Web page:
A single leg hopping robot has been constructed which includes a clutch in series with the hip motor and a prototype Linear Multi-Modal Actuator (LMMA) at the knee. The single leg will be used to test how the different actuation methods can improve the behavioural diversity of the robot.
Future neuroprosthetic devices, in particular upper limb, will require decoding and executing not only the user’s intended movement type, but also when the user intends to execute the movement. This work investigates the potential use of brain signals recorded non-invasively for detecting the time before a self-paced reaching movement is initiated which could contribute to the design of practical upper limb neuroprosthetics. In particular, we show the detection of self-paced reaching movement intention in single trials using the readiness potential, an electroencephalography (EEG) slow cortical potential (SCP) computed in a narrow frequency range (0.1-1 Hz). Our experiments with 12 human volunteers, two of them stroke subjects, yield high detection rates prior to the movement onset and low detection rates during the non-movement intention period. With the proposed approach, movement intention was detected around 500 ms before actual onset, which clearly matches previous literature on readiness potentials. Interestingly, the result obtained with one of the stroke subjects is coherent with those achieved in healthy subjects, with single-trial performance of up to 92% for the paretic arm. These results suggest that, apart from contributing to our understanding of voluntary motor control for designing more advanced neuroprostheses, our work could also have a direct impact on advancing robot-assisted neurorehabilitation.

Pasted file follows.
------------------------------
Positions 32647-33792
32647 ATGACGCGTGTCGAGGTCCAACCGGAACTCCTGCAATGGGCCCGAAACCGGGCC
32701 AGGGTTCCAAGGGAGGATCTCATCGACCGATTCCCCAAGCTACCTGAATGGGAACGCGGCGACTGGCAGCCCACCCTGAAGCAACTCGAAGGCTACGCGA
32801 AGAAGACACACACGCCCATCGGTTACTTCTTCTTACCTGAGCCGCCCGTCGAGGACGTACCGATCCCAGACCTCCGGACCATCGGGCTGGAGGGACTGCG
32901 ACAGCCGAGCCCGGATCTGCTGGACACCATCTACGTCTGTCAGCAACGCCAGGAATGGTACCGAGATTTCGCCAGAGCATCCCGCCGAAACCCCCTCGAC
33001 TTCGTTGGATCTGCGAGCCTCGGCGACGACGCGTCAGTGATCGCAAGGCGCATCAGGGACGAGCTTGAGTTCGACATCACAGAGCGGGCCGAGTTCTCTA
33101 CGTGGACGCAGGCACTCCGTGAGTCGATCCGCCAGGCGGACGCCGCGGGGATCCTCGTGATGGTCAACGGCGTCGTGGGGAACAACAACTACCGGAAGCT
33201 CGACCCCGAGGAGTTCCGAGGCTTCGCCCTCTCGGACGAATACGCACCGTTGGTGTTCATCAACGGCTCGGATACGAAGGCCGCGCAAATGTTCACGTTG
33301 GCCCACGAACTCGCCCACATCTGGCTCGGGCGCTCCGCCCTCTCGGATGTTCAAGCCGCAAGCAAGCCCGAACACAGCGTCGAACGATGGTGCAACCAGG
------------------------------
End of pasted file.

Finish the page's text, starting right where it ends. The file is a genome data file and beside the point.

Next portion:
Programming by Demonstration offers an intu- itive framework for teaching robots how to perform various tasks without having to preprogram them. It also offers an intuitive way to provide corrections and refine teaching during task execution. Previously, mostly position constraints have been taken into account when teaching tasks from demonstrations. In this work, we tackle the problem of teaching tasks that require or can benefit from varying stiffness. This extension is not trivial, as the teacher needs to have a way of communicating to the robot what stiffness it should use. We propose a method by which the teacher can modulate the stiffness of the robot in any direction through physical interaction. The system is incremental and works online, so that the teacher can instantly feel how the robot learns from the interaction. We validate the proposed approach on two experiments on a 7-Dof Barrett WAM arm.
Neural signatures of humans’ movement intention can be exploited by future neuroprosthesis. We propose a method for detecting self-paced upper limb movement intention from brain signals acquired with both invasive and noninvasive methods. In the first study with scalp electroencephalograph (EEG) signals from healthy controls, we report single trial detection of movement intention using movement related potentials (MRPs) in a frequency range between 0.1 to 1 Hz. Movement intention can be detected above chance level (p<0.05) on average 460 ms before the movement onset with low detection rate during the on-movement intention period. Using intracranial EEG (iEEG) from one epileptic subject, we detect movement intention as early as 1500 ms before movement onset with accuracy above 90% using electrodes implanted in the bilateral supplementary motor area (SMA). The coherent results obtained with non-invasive and invasive method and its generalization capabilities across different days of recording, strengthened the theory that self-paced movement intention can be detected before movement initiation for the advancement in robot-assisted neurorehabilitation.